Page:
Dimensionality Reduction techniques have been consistently useful in Data Science and Machine Learning. It can reduce training times, allow you to remove features that do not hold any predictive value, and it even works for noise reduction. In this blog post, we are going to focus on why it might even make your classifier perform better.
I have known these for quite a while now. However, seeing how much it helps in a low-compute, prototyping environment was a huge wake-up call for me.
Note: this post can be considered a part 1.5 of my Representation Learning series. See part 1 here.
During the first 5 months of the year, I was working on improving various parts of a software solution we are building at NYU IT using Data Science techniques. Some of my work required me to prototype different avenues of possible improvements rapidly and relied heavily on existing Machine Learning models.
Although I usually have an intuition about which models to use on which datasets, I also know not to rely on that intuition too much. As a result, I try to run as many models as possible on any given dataset, but that is often a costly process. Running a tool like polyssifier is the best way to make sure that you pick the right model for the job, but I prefer choosing only one of each ‘class’ of models. Ex: you probably do not need to run all of Ridge, Lasso, and Linear Regression if you see that Tree Boosting performs much better than one of them.
Principal Component Analysis
Feature (or representation) extraction/learning is also a very important part of this process. Principal Component Analysis (PCA) is one of the most common ways of extracting features and reducing the dimensionality of your dataset.
I am not going to go in-depth and explain the exact workings of PCA. There are countless others on the internet that have already done so, probably better than I ever can. I would personally recommend chapter 11 of Mining of Massive Datasets, which is a great resource for working with Big Data.
For our purposes, it is suffice to explain PCA as an algorithm that linearly rotates and scales a matrix, which is commonly your dataset. If your original dataset is
d-dimensional, then PCA can give you another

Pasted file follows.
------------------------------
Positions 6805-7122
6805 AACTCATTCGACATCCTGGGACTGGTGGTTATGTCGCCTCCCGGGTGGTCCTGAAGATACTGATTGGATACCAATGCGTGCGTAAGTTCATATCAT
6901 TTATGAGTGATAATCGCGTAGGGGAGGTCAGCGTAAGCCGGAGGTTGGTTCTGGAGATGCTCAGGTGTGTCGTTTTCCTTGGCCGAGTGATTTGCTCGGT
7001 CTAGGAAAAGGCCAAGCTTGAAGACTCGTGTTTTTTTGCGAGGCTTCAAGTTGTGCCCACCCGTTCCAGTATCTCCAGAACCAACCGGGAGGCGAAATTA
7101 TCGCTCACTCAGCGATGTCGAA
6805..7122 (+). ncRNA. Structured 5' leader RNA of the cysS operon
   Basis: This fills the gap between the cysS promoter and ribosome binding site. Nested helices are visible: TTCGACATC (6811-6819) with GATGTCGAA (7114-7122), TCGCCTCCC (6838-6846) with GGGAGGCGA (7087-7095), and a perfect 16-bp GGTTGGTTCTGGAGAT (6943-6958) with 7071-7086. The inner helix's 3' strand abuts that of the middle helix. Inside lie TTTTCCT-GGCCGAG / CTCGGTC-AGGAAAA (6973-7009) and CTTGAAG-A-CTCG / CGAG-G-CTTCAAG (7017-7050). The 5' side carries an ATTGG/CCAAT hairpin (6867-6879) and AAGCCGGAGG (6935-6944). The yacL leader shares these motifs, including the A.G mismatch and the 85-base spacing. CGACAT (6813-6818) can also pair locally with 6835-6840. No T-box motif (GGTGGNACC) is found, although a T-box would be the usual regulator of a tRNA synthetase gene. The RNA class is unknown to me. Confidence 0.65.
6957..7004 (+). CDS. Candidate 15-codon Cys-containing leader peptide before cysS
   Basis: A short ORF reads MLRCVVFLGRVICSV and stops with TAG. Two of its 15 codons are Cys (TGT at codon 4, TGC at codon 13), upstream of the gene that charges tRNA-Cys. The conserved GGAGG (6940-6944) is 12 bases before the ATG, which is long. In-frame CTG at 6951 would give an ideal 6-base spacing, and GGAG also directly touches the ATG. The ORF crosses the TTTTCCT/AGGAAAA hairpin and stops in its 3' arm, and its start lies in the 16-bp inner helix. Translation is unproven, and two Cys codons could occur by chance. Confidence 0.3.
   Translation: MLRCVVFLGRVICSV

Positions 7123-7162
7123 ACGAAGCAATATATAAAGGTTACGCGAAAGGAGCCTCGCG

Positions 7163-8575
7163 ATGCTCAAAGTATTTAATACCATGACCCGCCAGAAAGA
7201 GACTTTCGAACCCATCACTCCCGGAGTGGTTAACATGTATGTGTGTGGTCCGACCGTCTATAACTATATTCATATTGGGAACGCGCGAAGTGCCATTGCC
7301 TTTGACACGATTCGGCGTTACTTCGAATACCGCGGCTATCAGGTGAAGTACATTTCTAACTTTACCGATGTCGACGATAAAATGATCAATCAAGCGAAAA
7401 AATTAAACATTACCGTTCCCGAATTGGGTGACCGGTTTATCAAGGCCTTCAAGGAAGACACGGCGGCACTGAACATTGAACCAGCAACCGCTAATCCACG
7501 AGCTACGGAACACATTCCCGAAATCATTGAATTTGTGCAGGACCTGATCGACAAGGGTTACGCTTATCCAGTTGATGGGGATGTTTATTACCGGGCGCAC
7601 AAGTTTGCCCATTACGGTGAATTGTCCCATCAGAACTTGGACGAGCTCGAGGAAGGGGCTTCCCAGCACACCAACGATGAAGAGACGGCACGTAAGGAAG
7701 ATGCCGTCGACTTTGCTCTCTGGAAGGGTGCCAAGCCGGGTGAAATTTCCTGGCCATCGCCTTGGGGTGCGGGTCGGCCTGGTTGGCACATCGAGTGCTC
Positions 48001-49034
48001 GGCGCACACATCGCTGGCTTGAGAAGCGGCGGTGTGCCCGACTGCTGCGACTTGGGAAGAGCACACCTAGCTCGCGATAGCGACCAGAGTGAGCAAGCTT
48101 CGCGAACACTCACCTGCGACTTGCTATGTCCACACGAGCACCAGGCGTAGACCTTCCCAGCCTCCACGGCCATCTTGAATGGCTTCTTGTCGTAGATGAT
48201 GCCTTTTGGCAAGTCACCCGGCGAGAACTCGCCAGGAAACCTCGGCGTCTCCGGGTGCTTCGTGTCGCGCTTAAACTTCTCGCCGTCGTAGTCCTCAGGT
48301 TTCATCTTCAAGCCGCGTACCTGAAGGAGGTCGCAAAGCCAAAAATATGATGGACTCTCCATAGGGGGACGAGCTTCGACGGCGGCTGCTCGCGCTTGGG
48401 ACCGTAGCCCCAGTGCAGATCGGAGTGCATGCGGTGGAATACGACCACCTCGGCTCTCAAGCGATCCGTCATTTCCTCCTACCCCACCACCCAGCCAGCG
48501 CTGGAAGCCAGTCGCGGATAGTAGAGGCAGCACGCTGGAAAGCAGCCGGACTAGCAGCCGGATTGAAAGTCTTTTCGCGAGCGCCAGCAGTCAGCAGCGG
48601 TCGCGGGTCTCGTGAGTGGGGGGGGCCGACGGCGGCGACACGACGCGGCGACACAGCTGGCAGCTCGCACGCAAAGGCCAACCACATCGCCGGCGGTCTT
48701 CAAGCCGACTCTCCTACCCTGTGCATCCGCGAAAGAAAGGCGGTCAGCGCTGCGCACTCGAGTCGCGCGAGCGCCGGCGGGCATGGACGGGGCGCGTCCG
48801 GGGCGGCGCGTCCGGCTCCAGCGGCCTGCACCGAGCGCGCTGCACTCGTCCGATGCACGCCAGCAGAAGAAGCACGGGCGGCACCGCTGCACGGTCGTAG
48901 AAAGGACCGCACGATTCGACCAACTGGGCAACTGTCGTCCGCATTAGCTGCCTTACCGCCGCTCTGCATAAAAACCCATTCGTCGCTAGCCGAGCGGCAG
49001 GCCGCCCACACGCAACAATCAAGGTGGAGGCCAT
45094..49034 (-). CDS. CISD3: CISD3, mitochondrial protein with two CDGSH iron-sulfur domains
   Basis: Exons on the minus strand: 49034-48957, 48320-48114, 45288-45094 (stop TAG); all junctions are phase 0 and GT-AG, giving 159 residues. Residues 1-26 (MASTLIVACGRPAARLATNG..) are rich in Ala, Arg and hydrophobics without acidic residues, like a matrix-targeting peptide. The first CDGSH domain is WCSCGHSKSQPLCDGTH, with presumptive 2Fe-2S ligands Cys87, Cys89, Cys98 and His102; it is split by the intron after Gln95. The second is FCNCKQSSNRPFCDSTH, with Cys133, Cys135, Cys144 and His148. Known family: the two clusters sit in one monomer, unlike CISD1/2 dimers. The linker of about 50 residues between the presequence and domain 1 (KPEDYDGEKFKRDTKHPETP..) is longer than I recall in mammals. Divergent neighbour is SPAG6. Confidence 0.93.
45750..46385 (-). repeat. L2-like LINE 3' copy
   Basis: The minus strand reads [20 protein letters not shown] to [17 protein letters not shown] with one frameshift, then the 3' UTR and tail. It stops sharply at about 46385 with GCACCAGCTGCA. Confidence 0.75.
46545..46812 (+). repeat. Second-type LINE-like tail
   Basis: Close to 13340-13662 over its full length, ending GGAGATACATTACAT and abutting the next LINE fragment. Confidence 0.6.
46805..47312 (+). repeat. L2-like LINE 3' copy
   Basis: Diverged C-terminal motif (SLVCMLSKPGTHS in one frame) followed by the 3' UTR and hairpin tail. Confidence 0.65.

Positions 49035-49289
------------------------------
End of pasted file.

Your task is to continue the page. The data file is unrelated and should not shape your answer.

d-dimensional dataset with no information loss. Most importantly, these new dimensions are constructed in a way to maximize the variance in a greedy manner, wherein the first dimension has the highest possible variance across all linear transformations of your dataset.
It is this property that allows it to be used as a dimensionality reduction technique. After performing PCA, you can pick the top
k dimensions that contains the most variance, which reduces your dimensionality and keeps the highest amount of information (see below). If your data is noisy (ex: anything to do with signals), PCA might also have a noise-removal effect.
It should also be noted here that using PCA is not always a good thing. As usual, you are encouraged to try your models both before and after applying PCA to see how well it performs.
Information Gain and Decision Trees
Variance goes hand-in-hand with entropy, which can be considered to be an indication of how much unexplained information there is. They are not the same thing, but for many distributions, entropy relies on the variance of the distribution. Entropy is used in calculating the Information Gain in Decision Trees, which is how Decision Trees are trained.
To put it simply, Information Gain measures the difference in entropy if we were to create a decision point for a given dimension. For a binary feature, Information Gain would be the difference between the entropy of the original dataset, minus the entropy of dataset if we assume that feature is true, and the entropy of the dataset if we assume that feature is false. The original entropy is always larger, as the assumptions simplify the problem, decreasing the number of possibilities.
This makes PCA a natural fit to be applied before a Decision Tree is learned, as it explicitly transforms your dataset to highlight the directions that have the highest variance, which are often the directions that have the highest Information Gain while learning a Decision Tree. This makes the Decision Tree learn much faster, and achieve a high accuracy within the least number of decision layers.
I would like to end this post with a disclaimer, because as with everything in Data Science and Machine Learning, your mileage may vary. Remember that PCA is simply a linear transformation, meaning it does not contain any extra information that could not be found in the original dataset.
Indeed, it is most useful because many learning algorithms are inexact, good-enough algorithms that produce good-enough estimates of the maximum likelihood estimate of the parameters, which is often intractable and/or computationally infeasible. In theory, you could get the same performance out of a model whether you used PCA beforehand or not. In practice, having a better structured data can make or break a model.
In any case, give PCA a shot. It might be worth your while.